Beyond the firsthand testimony from band members, such as Big Tony Fisher of Trouble Funk and Andre “Whiteboy” Johnson of Rare Essence, some of the most memorable commentary comes from the engaging experts: Howard University professor (and former Washington Post reporter) Natalie Hopkinson, author of “Go-Go Live: The Musical Life and Death of a Chocolate City”; journalist Alona Wartofsky, who started writing about go-go for The Post in the 1980s and now writes for the Washington City Paper; musician and historian Kato Hammond, who performed with Little Benny and the Masters before launching the Take Me Out to the Go-Go website; and activist Ron Moten, who’s been a driving force behind Don’t Mute D.C.
“We set out to find out where the passion for this music came from and what it was rooted in,” Leake-Butcher says. “The scope started out fairly small, but once we started interviewing people — and we interviewed over 40 — we discovered some really impactful stories, and stories that hadn’t been told before.”
If there’s a fault, it’s almost that there’s too much information to share. Within a few minutes in the second half of the documentary, subjects hopscotch from the shootings inside and outside concert halls the late ’80s and early ’90s that led the city to crack down on go-go clubs; to the growth of the R&B-influenced “grown and sexy” sound in the ’90s and 2000s; to moving interviews about Chuck Brown’s death in 2012.
Locals might wonder why members of a favorite band (say, Northeast Groovers) get almost no screen time, or be thankful that the widely panned 1986 go-go-exploitation film “Good to Go,” which starred Art Garfunkel, doesn’t even warrant a mention.
“There were just so many stories to tell,” Leake-Butcher says. “For a national audience who really doesn’t know what go-go is, we really wanted to paint a picture so that they understood the origin of this music and the culture.”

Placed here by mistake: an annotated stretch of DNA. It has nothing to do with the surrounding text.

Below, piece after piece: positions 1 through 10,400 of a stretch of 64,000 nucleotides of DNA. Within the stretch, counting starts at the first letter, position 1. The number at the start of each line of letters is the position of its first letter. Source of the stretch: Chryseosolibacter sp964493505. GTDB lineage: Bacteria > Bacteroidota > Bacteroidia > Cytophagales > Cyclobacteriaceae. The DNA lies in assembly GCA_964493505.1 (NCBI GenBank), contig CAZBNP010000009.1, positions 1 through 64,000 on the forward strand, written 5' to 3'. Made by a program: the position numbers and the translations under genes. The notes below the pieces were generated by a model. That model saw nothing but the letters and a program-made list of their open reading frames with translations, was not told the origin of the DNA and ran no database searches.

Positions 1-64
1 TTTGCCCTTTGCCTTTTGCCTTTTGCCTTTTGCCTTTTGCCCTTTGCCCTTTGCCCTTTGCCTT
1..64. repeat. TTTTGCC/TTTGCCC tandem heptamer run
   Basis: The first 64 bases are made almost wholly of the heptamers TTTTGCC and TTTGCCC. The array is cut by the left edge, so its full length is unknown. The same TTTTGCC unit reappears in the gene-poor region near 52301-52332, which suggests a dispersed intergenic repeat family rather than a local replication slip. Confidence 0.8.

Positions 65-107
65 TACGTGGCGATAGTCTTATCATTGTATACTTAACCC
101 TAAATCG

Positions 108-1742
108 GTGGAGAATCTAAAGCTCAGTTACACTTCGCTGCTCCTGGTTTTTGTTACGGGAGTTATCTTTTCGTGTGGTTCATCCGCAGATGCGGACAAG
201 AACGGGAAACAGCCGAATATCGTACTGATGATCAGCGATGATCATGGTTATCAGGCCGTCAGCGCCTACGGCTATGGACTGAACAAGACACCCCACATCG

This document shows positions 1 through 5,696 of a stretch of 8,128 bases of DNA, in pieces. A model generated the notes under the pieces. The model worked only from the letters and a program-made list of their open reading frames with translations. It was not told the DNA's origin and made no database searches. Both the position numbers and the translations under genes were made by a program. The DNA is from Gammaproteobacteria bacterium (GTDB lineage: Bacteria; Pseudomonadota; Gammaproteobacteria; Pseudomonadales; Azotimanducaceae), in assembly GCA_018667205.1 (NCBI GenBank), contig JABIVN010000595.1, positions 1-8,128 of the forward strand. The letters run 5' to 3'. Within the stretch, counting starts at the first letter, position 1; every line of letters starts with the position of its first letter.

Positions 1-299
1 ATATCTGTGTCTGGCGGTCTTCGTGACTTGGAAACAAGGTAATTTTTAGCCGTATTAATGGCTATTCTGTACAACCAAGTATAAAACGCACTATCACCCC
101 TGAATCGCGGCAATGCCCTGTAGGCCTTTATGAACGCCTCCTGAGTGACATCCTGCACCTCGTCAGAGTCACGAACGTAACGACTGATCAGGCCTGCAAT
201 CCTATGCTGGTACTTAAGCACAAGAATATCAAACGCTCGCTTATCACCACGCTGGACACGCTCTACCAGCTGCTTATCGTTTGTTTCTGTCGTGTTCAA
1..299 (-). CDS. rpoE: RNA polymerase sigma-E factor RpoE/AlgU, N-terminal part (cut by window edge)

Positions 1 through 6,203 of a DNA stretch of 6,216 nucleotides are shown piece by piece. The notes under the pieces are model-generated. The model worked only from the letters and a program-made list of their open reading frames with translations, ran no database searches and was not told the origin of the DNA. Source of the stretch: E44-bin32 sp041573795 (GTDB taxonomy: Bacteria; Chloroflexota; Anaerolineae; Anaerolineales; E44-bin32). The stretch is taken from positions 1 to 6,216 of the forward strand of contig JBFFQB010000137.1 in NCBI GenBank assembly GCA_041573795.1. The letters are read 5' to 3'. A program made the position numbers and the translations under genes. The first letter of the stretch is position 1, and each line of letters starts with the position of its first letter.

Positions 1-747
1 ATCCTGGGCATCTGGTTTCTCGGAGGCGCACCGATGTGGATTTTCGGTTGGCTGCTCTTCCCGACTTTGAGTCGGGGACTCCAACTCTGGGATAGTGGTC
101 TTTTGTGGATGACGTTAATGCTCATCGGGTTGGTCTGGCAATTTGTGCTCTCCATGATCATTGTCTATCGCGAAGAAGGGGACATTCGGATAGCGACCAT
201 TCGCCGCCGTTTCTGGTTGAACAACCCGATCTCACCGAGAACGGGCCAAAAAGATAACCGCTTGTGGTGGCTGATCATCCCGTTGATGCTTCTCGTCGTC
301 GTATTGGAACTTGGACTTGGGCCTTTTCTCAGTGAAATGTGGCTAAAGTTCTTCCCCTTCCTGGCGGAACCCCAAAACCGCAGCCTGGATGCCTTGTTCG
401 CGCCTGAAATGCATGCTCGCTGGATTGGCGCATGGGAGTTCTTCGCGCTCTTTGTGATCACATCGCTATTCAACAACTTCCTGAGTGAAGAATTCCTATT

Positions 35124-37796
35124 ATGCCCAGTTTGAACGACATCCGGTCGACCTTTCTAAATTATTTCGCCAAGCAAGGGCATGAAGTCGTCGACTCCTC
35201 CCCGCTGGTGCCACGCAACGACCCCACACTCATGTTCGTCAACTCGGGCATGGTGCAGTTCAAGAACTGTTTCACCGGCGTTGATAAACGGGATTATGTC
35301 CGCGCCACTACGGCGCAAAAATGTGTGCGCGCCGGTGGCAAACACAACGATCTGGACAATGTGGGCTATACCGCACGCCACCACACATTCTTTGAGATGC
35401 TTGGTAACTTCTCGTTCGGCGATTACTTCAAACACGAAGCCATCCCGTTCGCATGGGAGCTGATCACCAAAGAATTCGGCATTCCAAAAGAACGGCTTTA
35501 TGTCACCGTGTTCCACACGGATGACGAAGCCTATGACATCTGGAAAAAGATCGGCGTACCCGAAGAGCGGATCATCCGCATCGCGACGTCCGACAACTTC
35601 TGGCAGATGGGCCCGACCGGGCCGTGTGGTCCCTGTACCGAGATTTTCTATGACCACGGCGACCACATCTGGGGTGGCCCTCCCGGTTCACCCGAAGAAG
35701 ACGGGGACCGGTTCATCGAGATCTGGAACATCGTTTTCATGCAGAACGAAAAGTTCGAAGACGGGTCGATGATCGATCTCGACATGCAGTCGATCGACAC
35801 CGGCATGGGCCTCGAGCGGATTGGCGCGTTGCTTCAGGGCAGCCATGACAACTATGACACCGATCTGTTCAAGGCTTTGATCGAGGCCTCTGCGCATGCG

And that’s the key. Some might debate why go-go never became a national success — “I had the hottest record in the world, but in my opinion, it was nothing compared to what Chuck Brown was able to create,” hip-hop trailblazer Doug E. Fresh admits in one scene — or focus on the tragic death of Rare Essence drummer Quentin “Footz” Davidson, but go-go’s survival instinct is never far from the surface. Even without hit records, the musicians were local celebrities, supported by an ecosystem that included club owners, fans paying for shows, and folks selling clothing and live PA tapes. It is, Hopkinson points out in the documentary, “a multimillion-dollar industry, almost entirely black-owned.”
Throughout “The Beat Don’t Stop,” musicians and fans alike stress that go-go is a visceral, participatory experience, from the call-and-response between band and crowd to the slap of the hands on congas. But what does that mean for go-go now, when we’re reduced to streaming gigs or playing old PA tapes for who knows how long? Leake-Butcher isn’t worried.
“One of the things that we learned [making the documentary] is just how tenacious the community is” she says. “They’ve been through a lot in terms of the music being stigmatized, the music being blamed for things that happened in the ’80s and ’90s. And yes, the culture died down. But, you know, it’s still found a way to survive.”
Where to watch
“The Beat Don’t Stop” (83 minutes) screens June 21 at 8 p.m. and 10 p.m. ET on TV One.